College of
Human
Medicine

Music, Art and Gardening Therapeutic to Aging Adults

February 20, 2008

Can the arts improve the well-being of older adults? Yes, according to Amir Parsa from The Museum of Modern Art (MoMA) in New York. Parsa was in Grand Rapids February 22, as a guest of MSU College of Human Medicine – Geriatric Education Center in Michigan and Grand Valley State University, where he addressed audiences at GVSU and the Grand Rapids Art Museum on the benefits of MoMA’s Alzheimer’s Project for people with dementia. 

Parsa spoke at MSU’s symposium, as part of Grand Valley State University’s “Art and the Science of Aging Conference.” He was joined by Frederick (Ted) Tims, MSU Professor and Chair of Music Therapy, and Joanne M. Westphal, from the MSU Landscape Architecture Program. 

The three experts in music, art and therapeutic gardening presented research-based findings that have the potential to shape interventions, education and community programming designed to directly impact health outcomes among older adults. 

Parsa described the MoMA Alzheimer’s Project as a nationwide initiative to advise museums in developing interactive tours of their collections for people in the early and middle stages of Alzheimer’s, and their caregivers, using the model developed by MoMA. The program’s benefits are remarkable: how the act of looking at art and engaging in discussions about the art can be a rich and satisfying experience for people with Alzheimer’s disease and their family-members and caregivers.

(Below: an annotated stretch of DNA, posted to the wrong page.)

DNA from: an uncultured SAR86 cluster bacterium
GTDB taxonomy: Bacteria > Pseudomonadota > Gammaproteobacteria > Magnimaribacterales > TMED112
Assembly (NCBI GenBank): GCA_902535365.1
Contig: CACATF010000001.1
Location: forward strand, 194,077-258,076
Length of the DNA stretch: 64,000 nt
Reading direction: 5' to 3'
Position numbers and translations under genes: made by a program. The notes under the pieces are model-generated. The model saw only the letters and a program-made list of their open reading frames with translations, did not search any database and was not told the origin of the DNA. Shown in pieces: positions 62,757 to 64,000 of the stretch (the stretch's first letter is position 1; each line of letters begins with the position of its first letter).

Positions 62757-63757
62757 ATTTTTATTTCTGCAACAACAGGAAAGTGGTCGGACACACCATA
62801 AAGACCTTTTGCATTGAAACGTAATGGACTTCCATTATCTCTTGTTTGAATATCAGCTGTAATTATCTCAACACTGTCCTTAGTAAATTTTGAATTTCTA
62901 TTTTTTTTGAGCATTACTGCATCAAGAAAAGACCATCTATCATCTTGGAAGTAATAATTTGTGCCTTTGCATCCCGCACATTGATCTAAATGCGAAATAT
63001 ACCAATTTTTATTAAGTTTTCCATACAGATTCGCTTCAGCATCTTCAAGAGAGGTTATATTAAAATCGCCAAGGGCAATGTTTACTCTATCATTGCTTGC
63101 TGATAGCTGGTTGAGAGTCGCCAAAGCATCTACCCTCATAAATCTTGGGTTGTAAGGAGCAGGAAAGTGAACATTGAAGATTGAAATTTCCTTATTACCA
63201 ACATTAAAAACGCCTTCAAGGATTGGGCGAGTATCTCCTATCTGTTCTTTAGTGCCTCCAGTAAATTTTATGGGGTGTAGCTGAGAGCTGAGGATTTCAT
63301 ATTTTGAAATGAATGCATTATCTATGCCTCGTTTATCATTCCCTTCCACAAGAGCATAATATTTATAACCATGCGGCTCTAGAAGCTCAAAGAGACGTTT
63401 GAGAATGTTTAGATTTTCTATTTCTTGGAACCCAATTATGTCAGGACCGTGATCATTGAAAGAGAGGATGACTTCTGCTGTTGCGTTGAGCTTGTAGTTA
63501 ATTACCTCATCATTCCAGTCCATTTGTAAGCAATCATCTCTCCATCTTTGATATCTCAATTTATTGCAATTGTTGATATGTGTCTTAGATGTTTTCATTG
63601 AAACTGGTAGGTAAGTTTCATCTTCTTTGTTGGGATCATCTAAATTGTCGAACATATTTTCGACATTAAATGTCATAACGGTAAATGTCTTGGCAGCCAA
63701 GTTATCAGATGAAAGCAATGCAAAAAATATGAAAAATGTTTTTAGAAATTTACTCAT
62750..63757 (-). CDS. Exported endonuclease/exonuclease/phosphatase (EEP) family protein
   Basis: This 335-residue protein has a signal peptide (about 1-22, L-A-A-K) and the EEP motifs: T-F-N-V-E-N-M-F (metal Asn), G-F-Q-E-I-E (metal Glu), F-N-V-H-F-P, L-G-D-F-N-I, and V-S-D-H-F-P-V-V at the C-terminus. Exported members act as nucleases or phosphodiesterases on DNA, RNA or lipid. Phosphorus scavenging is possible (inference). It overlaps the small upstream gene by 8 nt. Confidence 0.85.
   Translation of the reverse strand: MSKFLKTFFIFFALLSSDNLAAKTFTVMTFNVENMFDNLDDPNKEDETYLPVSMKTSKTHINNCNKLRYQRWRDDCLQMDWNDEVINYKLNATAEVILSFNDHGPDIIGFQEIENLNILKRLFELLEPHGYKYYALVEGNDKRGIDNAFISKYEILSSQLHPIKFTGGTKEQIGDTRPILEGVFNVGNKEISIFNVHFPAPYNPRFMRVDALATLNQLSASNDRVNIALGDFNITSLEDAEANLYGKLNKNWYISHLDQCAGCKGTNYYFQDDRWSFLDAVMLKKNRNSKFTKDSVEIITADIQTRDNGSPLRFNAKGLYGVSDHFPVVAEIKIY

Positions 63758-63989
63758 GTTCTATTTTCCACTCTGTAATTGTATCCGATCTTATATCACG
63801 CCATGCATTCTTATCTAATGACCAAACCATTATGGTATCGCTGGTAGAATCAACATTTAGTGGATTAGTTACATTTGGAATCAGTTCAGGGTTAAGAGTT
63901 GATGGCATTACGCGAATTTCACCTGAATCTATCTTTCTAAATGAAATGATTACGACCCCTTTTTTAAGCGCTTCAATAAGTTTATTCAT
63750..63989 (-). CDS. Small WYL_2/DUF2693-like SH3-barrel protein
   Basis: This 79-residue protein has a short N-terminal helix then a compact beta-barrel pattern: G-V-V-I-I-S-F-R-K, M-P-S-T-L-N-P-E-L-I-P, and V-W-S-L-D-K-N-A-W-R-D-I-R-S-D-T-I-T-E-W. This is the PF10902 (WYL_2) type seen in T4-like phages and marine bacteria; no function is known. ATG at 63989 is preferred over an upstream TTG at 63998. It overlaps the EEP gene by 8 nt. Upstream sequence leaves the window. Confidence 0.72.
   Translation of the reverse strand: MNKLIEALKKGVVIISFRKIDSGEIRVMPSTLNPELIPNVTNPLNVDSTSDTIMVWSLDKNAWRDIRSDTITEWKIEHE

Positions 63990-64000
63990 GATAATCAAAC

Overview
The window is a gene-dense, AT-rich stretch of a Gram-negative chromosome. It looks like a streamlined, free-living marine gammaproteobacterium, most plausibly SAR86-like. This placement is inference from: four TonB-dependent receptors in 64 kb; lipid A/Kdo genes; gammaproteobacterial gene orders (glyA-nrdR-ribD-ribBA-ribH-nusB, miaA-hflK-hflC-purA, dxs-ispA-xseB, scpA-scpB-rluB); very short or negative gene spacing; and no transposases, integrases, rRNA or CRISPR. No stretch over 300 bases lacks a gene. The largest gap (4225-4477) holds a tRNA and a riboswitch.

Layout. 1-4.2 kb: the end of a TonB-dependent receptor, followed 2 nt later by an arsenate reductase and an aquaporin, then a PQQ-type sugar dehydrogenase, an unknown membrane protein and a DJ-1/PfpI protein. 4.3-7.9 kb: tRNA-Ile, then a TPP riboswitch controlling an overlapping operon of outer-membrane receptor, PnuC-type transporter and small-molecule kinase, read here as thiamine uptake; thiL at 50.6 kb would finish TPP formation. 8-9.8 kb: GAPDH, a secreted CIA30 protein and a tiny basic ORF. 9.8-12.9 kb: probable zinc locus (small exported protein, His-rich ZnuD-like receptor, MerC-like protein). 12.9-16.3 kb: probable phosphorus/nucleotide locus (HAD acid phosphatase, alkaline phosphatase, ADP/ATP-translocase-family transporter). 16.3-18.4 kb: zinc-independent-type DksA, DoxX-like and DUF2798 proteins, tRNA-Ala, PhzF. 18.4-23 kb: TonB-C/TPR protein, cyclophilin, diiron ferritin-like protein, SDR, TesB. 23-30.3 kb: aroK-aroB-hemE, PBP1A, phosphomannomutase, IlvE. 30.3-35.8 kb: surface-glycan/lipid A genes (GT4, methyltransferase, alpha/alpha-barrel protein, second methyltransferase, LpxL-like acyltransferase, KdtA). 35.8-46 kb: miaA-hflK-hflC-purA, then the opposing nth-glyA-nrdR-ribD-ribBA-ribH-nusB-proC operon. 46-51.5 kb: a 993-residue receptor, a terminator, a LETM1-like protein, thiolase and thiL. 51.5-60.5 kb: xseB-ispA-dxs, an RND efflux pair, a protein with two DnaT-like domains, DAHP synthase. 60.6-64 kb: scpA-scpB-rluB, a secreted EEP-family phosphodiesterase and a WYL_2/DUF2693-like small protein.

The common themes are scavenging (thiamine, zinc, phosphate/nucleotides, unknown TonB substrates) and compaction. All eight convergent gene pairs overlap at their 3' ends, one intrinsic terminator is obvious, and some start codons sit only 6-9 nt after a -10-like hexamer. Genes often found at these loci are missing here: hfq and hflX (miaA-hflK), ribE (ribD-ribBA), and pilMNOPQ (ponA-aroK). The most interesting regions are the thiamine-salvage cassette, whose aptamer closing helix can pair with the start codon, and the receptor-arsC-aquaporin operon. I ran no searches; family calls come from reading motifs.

Tims discussed how music therapy has been demonstrated to help older people cope with stress and anxiety, as well as improve their health and well-being, and Westphal examined the therapeutic effects of garden access to residents in a dedicated dementia wing of a local nursing home. 

Moderator, Jeffrey W. Dwyer, Acting Associate Dean for Research, Michigan State University College of Human Medicine said, “This discussion on the arts is especially timely as individuals, families, health professionals and communities seek to address a wide array of challenges that emerge from a growing and increasingly diverse senior population.”

In addition to participating in the MSU symposium, Parsa also spoke with Grand Rapids Art Museum staff earlier in the day and again at the museum’s “Friday Night at the GRAM” event at a public lecture.

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